Cook double ton as England reach 449-4 against West Indies


Alastair Cook and Dawid Malan sleepwalked their way to significant personal milestones on the second morning at Edgbaston, although they might as well have been batting in the nets for all the resistance that was offered by a supine West Indies attack that seemed merely to be running down the clock towards England’s inevitable declaration.
Malan fell for 65 to the spin of Roston Chase on the stroke of lunch, bringing to an end a fourth-wicket stand of 162, but Cook had ground along from his overnight 153 to reach 213 not out, his fourth Test double-century and second on a ground where he has now eclipsed David Gower’s tally of 767 runs to become the venue’s leading Test run-scorer.
Cook’s landmark was brought up in ignominious circumstances that fitted the occasion’s over-riding air of lethargy. On 198, he slashed the toiling Kemar Roach for a single to third man, only for the fielder, Kyle Hope, to trip over his own feet as the ball dribbled through his legs to the boundary. Cook acknowledged the crowd’s ovation with an underwhelmed wave of the bat – a sure sign that he has heftier milestones in his sights as the day wears on.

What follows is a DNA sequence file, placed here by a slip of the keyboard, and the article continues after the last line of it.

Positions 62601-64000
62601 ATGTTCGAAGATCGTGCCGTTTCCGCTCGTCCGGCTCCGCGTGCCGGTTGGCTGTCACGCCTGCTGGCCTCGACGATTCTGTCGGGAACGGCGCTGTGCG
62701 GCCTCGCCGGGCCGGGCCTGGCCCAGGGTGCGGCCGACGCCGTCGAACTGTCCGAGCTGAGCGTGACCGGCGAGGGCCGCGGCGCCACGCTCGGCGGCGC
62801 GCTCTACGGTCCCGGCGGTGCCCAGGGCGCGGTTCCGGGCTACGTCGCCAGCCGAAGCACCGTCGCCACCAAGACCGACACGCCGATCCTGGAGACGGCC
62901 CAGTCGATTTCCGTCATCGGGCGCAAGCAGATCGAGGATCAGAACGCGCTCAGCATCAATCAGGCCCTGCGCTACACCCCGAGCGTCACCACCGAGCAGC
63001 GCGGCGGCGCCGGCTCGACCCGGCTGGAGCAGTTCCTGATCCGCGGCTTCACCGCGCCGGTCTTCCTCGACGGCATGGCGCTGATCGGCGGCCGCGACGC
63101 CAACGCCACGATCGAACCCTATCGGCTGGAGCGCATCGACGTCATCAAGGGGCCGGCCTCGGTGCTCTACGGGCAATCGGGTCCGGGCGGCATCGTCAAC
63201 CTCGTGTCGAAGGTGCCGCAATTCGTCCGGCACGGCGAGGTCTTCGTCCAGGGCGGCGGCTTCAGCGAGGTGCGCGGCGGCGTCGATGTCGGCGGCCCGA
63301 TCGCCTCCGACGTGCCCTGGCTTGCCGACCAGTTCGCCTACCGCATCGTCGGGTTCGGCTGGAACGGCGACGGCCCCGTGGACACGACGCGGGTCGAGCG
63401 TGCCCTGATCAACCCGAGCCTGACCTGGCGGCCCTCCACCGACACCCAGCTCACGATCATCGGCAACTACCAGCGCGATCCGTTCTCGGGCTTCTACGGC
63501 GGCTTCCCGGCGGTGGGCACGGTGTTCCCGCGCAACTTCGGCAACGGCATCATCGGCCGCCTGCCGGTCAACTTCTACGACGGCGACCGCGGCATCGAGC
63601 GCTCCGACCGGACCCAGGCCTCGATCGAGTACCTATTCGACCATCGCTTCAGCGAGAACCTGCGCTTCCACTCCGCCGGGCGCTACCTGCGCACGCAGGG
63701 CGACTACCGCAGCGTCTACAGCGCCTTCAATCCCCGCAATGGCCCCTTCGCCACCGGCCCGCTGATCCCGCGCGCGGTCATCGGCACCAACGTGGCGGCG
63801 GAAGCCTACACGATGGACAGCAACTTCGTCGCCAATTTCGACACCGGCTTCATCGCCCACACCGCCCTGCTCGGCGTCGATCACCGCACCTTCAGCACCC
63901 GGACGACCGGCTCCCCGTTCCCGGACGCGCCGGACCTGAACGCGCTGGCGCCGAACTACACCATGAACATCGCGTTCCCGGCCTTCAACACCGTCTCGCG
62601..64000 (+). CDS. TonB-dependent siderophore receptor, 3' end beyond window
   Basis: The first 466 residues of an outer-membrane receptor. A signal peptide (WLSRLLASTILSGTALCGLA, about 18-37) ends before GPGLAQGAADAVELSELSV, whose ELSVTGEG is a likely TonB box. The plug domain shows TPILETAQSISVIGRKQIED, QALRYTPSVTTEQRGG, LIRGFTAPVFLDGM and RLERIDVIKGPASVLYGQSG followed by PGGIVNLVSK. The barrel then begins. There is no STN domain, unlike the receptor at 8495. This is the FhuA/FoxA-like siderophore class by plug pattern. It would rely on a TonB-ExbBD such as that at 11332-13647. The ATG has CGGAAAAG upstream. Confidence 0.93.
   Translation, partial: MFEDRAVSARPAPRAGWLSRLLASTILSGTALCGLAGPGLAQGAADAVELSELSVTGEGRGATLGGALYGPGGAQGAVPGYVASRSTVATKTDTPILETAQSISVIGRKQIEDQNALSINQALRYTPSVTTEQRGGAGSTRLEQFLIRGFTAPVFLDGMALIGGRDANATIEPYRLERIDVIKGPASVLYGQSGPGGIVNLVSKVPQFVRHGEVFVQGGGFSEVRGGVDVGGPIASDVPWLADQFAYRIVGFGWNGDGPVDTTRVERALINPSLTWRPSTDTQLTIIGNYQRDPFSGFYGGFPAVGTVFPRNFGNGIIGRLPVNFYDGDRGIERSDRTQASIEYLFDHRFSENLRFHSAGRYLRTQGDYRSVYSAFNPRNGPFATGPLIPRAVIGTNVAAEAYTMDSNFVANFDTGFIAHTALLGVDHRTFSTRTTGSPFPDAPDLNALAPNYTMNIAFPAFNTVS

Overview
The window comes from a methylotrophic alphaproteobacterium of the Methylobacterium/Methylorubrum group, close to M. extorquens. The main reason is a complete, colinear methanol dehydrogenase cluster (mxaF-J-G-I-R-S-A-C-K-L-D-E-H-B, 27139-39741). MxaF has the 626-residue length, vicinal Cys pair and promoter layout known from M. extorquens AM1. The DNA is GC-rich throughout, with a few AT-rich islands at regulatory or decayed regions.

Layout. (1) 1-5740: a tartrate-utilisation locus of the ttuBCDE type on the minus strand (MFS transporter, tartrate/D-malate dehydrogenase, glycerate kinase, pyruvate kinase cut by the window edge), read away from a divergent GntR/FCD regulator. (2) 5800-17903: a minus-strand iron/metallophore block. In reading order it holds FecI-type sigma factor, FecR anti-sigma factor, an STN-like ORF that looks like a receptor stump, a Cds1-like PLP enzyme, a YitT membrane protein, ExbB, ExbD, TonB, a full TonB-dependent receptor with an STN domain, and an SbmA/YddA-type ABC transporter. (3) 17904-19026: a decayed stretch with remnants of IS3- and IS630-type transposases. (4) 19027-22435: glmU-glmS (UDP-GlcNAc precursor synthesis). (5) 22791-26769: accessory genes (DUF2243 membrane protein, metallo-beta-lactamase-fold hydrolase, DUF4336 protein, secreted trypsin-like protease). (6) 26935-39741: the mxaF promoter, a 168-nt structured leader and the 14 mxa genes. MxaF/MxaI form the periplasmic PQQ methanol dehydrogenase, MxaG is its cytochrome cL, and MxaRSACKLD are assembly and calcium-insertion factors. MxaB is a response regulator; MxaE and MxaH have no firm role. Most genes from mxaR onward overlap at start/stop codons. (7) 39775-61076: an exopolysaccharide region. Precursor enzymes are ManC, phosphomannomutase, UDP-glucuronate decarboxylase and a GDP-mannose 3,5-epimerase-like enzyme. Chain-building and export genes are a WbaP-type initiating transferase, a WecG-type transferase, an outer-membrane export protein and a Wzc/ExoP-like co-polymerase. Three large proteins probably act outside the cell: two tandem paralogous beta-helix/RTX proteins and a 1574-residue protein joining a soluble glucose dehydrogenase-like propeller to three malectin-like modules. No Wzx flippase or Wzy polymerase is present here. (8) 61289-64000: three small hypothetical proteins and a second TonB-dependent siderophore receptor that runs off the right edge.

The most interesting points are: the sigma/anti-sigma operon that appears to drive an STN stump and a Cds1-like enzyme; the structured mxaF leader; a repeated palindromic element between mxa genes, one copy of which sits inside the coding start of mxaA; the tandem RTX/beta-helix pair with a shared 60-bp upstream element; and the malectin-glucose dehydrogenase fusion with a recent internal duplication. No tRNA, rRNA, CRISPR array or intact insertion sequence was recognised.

At the other end, of both the pitch and the career graph, Malan built on his overnight 28 to record his maiden Test fifty, a landmark that he achieved with a forceful pull through square leg in the final 20 minutes of the session. But the swish of his bat as he left the crease, after poking an off-stump delivery into the hands of Jermaine Blackwood, spoke volumes. He could, and should, have piled on the agony deep into the afternoon session.
After enduring a sticky start to his innings on the first evening, Malan had been decidedly more assured this time out, with his cover-drive in particularly good order on two eye-catching occasions. He may not be offered quite so many half-volleys in Australia, should this innings go on to book his place on the Ashes tour, but it is a Test batsman’s duty to take advantage when the going is in your favour – a lesson that his senior partner was doubtless willing to impart.—AFP

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